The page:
Endless Ideas BV is a Dutch company that has carved out a niche for itself as a supplier of BeBook-branded e-book readers. It has recently taken a new turn with the BeBook Live, an Android-based tablet. Is this a tablet with e-reader extensions, or an affordable tablet plain and simple?
The 7in. BeBook Live has plenty of rivals — notably HTC's Flyer and the Samsung Galaxy Tab, but also many budget models. It runs Android 2.2 like the Galaxy Tab, while the Flyer runs Android 2.3.
At £229 (inc. VAT) we can't expect the BeBook Live to rival either HTC's or Samsung's tablets — indeed, its Wi-Fi-only status may immediately rule it out for some. It does have some impressive features though, including a 1GHz Samsung Cortex A8 processor, 4GB of internal storage and 512MB of RAM.
Wi-Fi (802.11b/g/n) and Buetooth are present, but there's no GPS. There's no rear-facing camera either, but you do get a 2-megpixel camera on the front — in the bezel at the top when the device is held in portrait orientation.
Video output is handled via an HDMI port, so you could use the BeBook Live for impromptu presentations. You'll need to buy a cable, though, as you don't get one in the box. A microSD card slot on one of the short edges caters for storage expansion.
We're not blown away by the build quality — the BeBook Live simply doesn't have the panache of either Samsung's or HTC's more expensive 7in. tablets. At 426g its weight is comparable: the Galaxy Tab weighs 385g and the HTC Flyer 420g. However, if compromises have to be made, we prefer to sacrifice some build quality rather than functionality.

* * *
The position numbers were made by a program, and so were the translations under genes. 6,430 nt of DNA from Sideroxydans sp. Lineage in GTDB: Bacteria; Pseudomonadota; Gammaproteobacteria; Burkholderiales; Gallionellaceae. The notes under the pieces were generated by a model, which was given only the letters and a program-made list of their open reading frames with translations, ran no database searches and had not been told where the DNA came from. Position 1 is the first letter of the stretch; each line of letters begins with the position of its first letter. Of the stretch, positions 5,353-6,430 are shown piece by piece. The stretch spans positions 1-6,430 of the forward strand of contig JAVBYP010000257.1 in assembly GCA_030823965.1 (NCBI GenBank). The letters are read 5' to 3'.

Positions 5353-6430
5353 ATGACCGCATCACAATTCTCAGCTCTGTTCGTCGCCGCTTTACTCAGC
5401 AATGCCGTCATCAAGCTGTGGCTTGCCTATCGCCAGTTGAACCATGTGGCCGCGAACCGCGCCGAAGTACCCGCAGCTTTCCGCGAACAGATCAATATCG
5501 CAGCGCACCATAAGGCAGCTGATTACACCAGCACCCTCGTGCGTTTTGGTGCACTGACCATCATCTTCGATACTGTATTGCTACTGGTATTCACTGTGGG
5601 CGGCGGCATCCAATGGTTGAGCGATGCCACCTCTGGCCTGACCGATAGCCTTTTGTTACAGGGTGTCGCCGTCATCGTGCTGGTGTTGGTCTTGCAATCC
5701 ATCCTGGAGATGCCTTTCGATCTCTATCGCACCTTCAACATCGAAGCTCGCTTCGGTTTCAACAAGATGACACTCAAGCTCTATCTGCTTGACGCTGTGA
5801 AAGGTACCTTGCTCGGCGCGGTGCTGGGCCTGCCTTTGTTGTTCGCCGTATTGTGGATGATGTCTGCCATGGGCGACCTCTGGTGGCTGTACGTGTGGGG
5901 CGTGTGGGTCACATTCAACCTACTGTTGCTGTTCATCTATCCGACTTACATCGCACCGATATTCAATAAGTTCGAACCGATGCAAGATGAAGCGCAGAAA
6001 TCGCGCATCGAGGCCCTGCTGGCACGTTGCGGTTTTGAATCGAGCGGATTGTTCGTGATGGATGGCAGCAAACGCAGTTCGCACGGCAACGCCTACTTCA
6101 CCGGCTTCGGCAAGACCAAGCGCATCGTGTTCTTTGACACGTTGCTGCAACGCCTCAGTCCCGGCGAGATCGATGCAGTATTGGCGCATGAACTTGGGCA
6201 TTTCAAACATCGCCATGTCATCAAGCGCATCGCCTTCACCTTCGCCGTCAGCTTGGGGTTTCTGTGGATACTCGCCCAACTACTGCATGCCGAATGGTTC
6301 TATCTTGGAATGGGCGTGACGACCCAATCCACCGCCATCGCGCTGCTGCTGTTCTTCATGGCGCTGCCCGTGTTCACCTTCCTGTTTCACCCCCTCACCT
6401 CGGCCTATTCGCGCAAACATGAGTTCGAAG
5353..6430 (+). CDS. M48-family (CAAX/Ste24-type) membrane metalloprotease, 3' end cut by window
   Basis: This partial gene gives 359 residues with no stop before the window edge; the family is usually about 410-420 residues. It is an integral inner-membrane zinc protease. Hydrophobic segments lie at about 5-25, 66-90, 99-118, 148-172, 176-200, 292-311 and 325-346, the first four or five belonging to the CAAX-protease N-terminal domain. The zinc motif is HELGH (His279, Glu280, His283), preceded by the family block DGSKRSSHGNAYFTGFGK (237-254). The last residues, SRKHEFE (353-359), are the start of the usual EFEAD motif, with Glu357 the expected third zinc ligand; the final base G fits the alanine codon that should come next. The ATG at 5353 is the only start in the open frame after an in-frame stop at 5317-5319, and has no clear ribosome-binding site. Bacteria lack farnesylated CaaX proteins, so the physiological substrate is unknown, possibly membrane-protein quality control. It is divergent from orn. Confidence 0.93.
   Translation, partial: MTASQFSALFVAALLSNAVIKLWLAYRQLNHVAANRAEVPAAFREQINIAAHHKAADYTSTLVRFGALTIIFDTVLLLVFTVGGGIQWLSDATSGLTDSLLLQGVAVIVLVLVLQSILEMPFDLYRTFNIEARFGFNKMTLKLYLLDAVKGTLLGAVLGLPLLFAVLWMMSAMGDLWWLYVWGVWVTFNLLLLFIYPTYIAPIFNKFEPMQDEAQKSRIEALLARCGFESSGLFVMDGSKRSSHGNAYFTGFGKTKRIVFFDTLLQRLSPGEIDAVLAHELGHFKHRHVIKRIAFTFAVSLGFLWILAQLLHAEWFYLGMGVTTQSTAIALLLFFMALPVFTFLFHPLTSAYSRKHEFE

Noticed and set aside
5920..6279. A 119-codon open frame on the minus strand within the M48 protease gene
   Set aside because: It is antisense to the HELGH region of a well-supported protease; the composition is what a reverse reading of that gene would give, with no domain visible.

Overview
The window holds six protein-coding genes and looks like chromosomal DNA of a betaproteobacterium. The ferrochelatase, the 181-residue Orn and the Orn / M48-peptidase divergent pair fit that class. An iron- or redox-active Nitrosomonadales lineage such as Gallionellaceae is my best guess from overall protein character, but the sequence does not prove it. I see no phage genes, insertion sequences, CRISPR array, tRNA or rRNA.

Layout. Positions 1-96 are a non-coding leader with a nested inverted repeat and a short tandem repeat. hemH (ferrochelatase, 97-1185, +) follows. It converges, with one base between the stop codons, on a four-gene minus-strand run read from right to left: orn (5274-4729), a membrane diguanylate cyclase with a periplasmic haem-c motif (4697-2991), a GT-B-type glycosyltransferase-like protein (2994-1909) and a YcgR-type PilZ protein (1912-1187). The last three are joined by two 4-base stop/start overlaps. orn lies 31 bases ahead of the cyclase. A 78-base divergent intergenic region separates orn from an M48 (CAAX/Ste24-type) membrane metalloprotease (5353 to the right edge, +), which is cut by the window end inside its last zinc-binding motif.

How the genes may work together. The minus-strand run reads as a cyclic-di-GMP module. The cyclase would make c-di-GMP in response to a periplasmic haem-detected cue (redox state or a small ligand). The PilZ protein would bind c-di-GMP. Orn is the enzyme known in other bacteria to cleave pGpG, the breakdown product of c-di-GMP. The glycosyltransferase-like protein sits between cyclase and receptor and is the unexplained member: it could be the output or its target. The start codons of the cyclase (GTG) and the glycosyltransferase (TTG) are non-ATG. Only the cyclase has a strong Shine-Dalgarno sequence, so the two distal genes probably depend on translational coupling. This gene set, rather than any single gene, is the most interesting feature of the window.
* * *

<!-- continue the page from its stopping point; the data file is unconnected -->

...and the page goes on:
Importantly, the BeBook Live is Flash compatible. With the device hooked up to Wi-Fi, we were soon streaming content from the BBC news web site. The twin speakers on one of the long edges deliver moderate volume and audio quality.
The 7in. capacitive touchscreen is very responsive to the finger. It's not as bright and sharp as some, but is fine for reading indoors. Readability does suffer outdoors — we struggled with it even in moderate sunshine. The screen's 800-by-600-pixel resolution is rather low too.
There's not much in the way of specialist e-book software on the BeBook Live. Aldiko, a reader app that supports free and paid-for e-books in EPUB, PDF and Adobe DRM is here, although its charging mechanism is in US dollars. The reliable freeware FBReader was also on our review sample.Both of these apps can be downloaded from the Android Market; there's nothing obviously BeBook-branded, and nothing to stop you adding more e-book software, including Amazon's own Kindle app, should you desire. Elsewhere, Android is bolstered with some games and few extras, including a task manager for killing running apps and a file explorer. Overall, the BeBook Live seems better specified than many budget Android tablets, and its fast processor helps to deliver a positive user experience. There could be more on the e-book side of things, though — a library of copyright-free texts, rather than specific e-reader software, for example.